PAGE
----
Best Lectures to Self-Teach Calculus?

In summary, Dale Swanson recommends starting with Khan Academy and then moving on to other online lectures if you want to learn more about calculus. Patrick Jones recommends using the Calculus Revisited series from MIT if you want the best learning experience.
  • #1
Nano-Passion
1,291
0
Should I just stick with the usual MIT calculus lecture? Or move on to something else?

I'm aware that there are a lot of different people giving lectures online so I am lost on this one. Recommendations appreciated. =]
 
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  • #2
Just start watching some and see which ones you like the best. Personally, I like Khan Academy a lot. Don't be adverse to watching multiple different ones too. I think it's good to get important concepts explained by different people.
 
  • #3
I agree with DaleSwanson that you should just start watching some and see where that takes you. I also think that a good book for your purposes is Serge Lang's Short Calculus. The explanations in that book are clear.
 
  • #4
Thanks Dale, I'll use a combination of Khan Academy and MIT lectures along with reading my textbooks and doing practice problems.
 
  • #5
I really liked spivak's calculus, as far as textbooks go. Depends on what math you already know, though.

But I guess it's really a matter of opinion, for the lectures too. I learn better from reading, in general, so I usually read the book an if I come across something I can't get on my own, i start looking for an online lecture.

The MIT lectures have been a great help, but half the time I have to pause the video and go look up (sometimes even watch a whole other lecture on) something that the professor says, because they've already covered that at some point in the curriculum and only mention it briefly. Not that this is always a bad thing, though.

So sometimes the MIT lectures can be a headache to get through. I don't know what level the 18.01 MIT lectures are at, but if you decide to use those it may help to use the same book as them:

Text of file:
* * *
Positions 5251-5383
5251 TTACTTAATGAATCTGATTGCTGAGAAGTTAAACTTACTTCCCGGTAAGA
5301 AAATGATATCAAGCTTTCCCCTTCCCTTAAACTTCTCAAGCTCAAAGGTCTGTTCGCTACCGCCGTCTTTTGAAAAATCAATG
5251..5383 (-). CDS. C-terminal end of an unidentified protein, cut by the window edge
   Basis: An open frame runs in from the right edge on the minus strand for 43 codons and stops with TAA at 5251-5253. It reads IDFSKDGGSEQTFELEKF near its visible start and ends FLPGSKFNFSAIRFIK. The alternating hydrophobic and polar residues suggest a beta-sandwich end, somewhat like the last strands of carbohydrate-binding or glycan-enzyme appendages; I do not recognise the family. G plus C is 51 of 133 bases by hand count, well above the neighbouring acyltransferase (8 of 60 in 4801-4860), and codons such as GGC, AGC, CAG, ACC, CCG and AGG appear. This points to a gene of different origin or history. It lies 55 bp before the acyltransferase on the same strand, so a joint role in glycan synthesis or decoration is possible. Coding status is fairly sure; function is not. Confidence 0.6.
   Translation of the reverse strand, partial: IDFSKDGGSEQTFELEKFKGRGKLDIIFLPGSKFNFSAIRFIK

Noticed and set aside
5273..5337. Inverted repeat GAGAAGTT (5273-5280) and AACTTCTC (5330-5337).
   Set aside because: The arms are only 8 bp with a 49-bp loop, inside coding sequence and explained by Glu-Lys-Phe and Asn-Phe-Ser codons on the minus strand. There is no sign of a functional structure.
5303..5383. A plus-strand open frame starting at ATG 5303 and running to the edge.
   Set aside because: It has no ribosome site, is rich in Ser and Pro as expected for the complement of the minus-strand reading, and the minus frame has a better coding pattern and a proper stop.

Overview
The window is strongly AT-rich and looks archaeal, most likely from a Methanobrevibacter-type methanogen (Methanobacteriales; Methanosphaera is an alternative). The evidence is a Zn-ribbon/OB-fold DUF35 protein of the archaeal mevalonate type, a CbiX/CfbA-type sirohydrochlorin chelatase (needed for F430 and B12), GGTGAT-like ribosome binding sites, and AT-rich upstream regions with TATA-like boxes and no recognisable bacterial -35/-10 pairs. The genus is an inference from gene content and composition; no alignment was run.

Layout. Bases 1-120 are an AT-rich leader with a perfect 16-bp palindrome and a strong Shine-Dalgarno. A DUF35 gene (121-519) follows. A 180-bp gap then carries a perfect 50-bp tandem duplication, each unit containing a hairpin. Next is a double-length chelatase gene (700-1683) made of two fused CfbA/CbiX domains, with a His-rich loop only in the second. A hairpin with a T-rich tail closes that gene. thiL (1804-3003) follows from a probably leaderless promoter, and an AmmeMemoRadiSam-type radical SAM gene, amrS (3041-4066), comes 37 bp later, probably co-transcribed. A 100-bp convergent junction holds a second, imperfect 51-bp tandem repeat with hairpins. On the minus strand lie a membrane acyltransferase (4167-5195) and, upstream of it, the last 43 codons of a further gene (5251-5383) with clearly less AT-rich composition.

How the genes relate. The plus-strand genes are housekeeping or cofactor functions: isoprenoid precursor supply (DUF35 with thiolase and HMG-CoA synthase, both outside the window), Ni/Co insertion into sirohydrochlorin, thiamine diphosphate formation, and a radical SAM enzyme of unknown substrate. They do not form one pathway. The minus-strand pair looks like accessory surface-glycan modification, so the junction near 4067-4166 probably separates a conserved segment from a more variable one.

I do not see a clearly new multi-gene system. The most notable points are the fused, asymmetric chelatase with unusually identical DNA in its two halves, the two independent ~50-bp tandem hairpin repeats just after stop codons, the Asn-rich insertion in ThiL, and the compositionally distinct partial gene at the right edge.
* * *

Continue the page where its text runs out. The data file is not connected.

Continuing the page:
https://www.amazon.com/dp/0070576424/?tag=pfamazon01-20
There's used copies for $60 on there, or I'm sure it's at the local library.
 
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  • #6
Should also mention this website has been more useful than any online lectures :) Next best thing to office hours
 
  • #7
Patrick Jones too! He tackles on specific examples
 
  • #8
OK. Skip most of the MIT OCW, and instead look for their Calculus Revisited series. It is hands down the best calculus material i have ever seen. Also, get the class lecture notes for it and maybe a few other books and throw in a bit of khan academy and your off to a good start.

EDIT: here is a link for calculus revisited part 2 on a website made in memory of the lecturer.
http://www.adjectivenounmath.com/id93.html
 

Related to Best Lectures to Self-Teach Calculus?

1. What are the benefits of self-teaching calculus through lectures?

Self-teaching calculus through lectures allows for a more personalized learning experience as you can pause, rewind, and rewatch the lectures at your own pace. It also allows for flexibility in terms of scheduling and can be more cost-effective than traditional classroom instruction.

2. How can I find the best lectures to self-teach calculus?

There are many online platforms that offer calculus lectures, such as Khan Academy, Coursera, and MIT OpenCourseWare. It is important to read reviews and choose a platform that fits your learning style and level of understanding.

3. Is self-teaching calculus through lectures as effective as classroom instruction?

It depends on the individual's learning style and dedication to the material. Self-teaching through lectures can be just as effective as classroom instruction if the student is motivated and actively engages with the material.

4. How long does it take to self-teach calculus through lectures?

The amount of time it takes to self-teach calculus through lectures depends on the individual's prior knowledge and dedication to the material. It can range from a few weeks to several months.

5. Are there any resources to supplement the lectures?

Yes, many online platforms offer additional resources such as practice problems, quizzes, and interactive simulations to supplement the lectures. It is also helpful to have a textbook or other reference materials for further practice and clarification.

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